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October 5, 2022: Looking Towards Indigenous Peoples' Day

From Dr. John Johnson, vice president for divesity and inclusion:

Four-Day is approaching. A valuable mid-semester break not available at most colleges, Four-Day allows time for processing and reflection, and opportunities to catch up on work or catch up on rest. Sleep debt is real y’all. As we head into this extended weekend, we want to remind everyone that when we return to campus on Monday it will be Indigenous Peoples’ Day. 

Indigenous Peoples’ Day calls on us to acknowledge the history and original stewards of the land and also serves as an important reminder of our individual relationships to the land. 

This past spring, the college partnered with indigenous leaders to erect a Long Tent on Ankeny Field. The Long Tent was a symbol to counter indigenous erasure and provided a space for learning from Native elders and experts. The Long Tent also represented, as one participant put it, “a commitment to tribal sovereignty.” 

Just prior to the Long Tent Opening Ceremony, the college signed a memorandum of agreement with the Confederated Tribes of the Umatilla Indian Reservation. The MOA is “intended to facilitate collaboration [between Whitman and CTUIR] on the development of curriculum with a focus on Native American Studies, and Native American education, recruitment, and retention efforts at Whitman.”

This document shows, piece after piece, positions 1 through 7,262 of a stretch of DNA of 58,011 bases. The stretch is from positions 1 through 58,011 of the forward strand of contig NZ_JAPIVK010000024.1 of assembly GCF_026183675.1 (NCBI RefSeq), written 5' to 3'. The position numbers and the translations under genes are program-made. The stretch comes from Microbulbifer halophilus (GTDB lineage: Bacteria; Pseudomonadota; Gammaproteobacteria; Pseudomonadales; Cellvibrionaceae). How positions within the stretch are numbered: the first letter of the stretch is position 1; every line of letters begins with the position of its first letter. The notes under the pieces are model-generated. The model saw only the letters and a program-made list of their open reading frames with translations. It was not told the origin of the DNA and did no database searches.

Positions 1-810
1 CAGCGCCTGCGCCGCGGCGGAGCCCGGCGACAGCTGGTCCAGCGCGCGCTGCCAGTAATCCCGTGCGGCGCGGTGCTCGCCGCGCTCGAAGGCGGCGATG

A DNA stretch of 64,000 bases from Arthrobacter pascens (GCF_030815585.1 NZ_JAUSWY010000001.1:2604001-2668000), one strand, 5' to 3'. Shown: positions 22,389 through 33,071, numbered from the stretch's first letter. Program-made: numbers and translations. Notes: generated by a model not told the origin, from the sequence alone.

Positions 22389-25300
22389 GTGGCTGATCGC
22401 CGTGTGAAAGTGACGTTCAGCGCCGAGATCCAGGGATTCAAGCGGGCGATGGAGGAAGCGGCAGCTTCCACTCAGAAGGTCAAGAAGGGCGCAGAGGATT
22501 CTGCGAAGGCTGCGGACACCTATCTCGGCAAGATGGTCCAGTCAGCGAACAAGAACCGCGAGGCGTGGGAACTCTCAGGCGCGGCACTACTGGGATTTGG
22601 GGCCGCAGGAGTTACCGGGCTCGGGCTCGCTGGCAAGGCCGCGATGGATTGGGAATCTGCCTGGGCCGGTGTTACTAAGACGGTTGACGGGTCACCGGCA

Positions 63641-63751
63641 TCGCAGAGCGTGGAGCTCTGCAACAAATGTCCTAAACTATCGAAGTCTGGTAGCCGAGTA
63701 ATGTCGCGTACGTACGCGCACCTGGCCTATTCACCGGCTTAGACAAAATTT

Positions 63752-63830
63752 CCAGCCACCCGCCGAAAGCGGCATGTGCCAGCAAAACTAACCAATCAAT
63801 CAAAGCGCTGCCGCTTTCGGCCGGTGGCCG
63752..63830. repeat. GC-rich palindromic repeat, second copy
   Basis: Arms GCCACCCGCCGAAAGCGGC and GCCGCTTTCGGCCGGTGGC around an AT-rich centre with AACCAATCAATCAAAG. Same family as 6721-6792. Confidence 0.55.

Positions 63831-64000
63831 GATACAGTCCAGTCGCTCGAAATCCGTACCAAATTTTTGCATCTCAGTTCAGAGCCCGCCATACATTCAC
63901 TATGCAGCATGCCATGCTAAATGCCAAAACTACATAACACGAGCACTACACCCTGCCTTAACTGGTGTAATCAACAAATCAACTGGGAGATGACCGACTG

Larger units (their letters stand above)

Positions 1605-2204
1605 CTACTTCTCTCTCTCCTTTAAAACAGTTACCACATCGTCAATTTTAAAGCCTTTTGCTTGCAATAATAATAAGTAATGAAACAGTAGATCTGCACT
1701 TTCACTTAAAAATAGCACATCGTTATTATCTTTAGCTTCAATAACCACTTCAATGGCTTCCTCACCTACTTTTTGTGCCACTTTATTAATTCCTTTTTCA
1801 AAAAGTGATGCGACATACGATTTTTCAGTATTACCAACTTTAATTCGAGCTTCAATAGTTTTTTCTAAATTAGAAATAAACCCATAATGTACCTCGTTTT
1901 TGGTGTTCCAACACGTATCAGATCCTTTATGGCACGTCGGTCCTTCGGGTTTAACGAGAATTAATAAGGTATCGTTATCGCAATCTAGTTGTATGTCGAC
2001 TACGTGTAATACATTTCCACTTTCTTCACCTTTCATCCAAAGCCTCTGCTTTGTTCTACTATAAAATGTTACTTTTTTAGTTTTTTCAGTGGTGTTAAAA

The Whitman College Advisory Council for Collaboration with the CTUIR (WCACCC) was created to oversee Whitman's responsibilities in accordance with the memorandum. As expressed in the MOA, 

  1. WHITMAN agrees to actively pursue funding opportunities for joint research efforts with the CTUIR on topics that are of mutual benefit.
  2. WHITMAN faculty, through the College's normal curriculum development processes, will work with CTUIR in developing courses, which may include areas such as local tribal history, CTUIR-specific history, and Sahaptin or other languages, as well as educational experiences such as new student orientation and service-learning trips.
  3. WHITMAN will seek to utilize qualified CTUIR staff as possible teachers of record.
  4. WHITMAN will work to enhance its Native American student support efforts and specifically work toward the development of a Native American student advisor, and increase efforts regarding Native American outreach, admissions, recruitment and retention, financial aid, academic advising, and internships.

Native scholar Dr. Cutcha Risling Baldy (Hupa, Yurok, Karuk) believes that our decolonization work should be guided by indigenous philosophies. Decolonization is not a metaphor and Indigenous Peoples’ Day is not a move to innocence, but an aperture for repair.

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